A dead man had one final earthly act before moving on.
Fire officials said the six-hundred pound man was in being cremated when his body fluids were too much for the oven.
The body fluids seeped out onto the floor and ignited causing a fire at the Garner Funeral Home in Salt Lake City. "Those fluids can be very flammable," said Scott Freitag of the Salt Lake City fire department. "Sort of like a grease fire."
An employee used an extinguisher to put out the fire.
The room is self-contained and has its own drainage system. "There really is no risk or a hazard of it getting into the sewer system, the water system or into the general public," said Freitag.
Firefighters rarely see these kind of fires. But they say a six-hundred-pound body can create problems during a cremation. "It really does condense or breaks down that fat into a greasy product, just like a grease fire," said Freitag. "Only a little bit can cause a flame to go up."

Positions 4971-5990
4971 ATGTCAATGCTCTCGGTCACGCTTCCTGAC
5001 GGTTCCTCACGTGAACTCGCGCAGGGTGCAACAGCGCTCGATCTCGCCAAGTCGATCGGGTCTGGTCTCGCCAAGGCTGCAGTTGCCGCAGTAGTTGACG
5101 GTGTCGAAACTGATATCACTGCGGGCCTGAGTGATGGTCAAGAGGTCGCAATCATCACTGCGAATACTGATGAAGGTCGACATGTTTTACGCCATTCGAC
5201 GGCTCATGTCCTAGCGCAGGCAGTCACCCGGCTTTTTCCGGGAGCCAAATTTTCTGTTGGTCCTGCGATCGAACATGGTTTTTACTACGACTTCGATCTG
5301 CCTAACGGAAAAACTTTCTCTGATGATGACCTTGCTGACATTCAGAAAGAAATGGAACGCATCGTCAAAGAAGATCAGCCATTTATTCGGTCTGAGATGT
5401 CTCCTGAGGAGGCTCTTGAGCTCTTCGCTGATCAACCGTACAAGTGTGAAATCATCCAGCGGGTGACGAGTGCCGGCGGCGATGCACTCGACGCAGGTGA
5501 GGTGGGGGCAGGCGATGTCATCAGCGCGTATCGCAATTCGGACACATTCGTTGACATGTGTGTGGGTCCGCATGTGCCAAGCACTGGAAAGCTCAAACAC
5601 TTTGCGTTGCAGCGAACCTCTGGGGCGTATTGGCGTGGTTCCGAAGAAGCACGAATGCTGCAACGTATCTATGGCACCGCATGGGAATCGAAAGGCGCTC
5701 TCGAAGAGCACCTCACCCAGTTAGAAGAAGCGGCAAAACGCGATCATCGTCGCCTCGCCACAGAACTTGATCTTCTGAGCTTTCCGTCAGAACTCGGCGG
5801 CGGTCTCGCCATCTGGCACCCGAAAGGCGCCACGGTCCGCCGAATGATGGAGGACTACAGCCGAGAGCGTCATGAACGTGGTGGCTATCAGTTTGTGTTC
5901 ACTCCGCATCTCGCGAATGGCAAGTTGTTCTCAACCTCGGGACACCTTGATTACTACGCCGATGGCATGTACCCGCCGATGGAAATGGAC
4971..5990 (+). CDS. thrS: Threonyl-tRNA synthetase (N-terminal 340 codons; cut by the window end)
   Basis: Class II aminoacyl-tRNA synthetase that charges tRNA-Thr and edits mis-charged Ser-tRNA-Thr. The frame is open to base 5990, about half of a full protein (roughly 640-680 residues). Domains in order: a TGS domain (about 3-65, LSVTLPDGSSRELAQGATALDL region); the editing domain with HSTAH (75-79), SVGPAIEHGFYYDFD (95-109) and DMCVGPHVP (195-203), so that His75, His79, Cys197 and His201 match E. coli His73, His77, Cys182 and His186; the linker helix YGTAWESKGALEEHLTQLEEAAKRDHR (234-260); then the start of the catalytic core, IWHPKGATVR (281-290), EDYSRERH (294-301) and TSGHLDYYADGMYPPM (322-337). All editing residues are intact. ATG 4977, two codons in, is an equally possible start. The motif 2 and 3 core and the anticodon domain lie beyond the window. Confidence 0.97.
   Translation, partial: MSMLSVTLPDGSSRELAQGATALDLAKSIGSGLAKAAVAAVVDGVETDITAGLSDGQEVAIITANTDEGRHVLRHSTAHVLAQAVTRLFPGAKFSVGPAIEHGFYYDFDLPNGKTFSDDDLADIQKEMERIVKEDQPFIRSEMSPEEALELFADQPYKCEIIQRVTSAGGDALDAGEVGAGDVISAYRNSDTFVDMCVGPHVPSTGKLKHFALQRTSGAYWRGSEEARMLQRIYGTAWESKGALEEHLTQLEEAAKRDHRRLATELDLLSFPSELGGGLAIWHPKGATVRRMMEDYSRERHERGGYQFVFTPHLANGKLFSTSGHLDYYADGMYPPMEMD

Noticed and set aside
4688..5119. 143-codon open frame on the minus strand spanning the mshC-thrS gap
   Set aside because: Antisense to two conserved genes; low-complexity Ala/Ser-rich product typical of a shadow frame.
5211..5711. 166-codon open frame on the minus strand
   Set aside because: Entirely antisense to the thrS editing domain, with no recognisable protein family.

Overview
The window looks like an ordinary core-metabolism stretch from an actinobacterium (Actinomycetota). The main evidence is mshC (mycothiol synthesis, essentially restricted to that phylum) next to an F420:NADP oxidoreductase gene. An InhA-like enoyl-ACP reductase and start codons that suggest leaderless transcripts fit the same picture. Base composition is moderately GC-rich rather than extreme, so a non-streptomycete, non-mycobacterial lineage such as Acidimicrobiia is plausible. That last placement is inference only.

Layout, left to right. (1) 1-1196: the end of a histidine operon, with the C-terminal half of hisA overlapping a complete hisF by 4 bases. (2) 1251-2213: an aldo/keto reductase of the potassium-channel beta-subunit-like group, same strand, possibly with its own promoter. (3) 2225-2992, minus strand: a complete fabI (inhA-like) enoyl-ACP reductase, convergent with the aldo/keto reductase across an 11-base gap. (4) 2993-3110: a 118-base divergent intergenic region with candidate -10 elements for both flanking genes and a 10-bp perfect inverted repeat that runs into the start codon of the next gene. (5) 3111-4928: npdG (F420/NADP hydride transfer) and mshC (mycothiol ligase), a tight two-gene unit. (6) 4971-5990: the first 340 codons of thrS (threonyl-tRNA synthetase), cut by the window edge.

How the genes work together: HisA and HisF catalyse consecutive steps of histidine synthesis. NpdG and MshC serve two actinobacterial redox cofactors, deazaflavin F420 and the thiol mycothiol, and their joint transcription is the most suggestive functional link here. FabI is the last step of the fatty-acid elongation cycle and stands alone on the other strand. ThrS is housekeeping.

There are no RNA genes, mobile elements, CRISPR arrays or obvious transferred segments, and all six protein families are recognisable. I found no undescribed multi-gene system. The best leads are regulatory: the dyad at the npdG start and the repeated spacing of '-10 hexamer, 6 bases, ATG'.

The crematorium is back in business and the funeral director said they'll notify the family to assure them their loved one wasn't harmed.
- First of all, to describe a family member's cremation as "a grease fire," is offensive.
- Second of all, how can they notify the family that their loved one wasn't harmed, when obviously he was being cremated. The harm came from calling the guy a grease fire.
- Thirdly, to assume the fire was a byproduct of the guy's girth is offensive. It could possibly have been because he had drank a gallon of gasoline before his death.
- And finally, to add the line "A dead man had one final earthly act before moving on" is totally offensive, implying that the guy turned himself into a grease fire on purpose. I'm pretty sure he was a complete accidental grease fire.
My powers must be used for the good of mankind. (Snicker)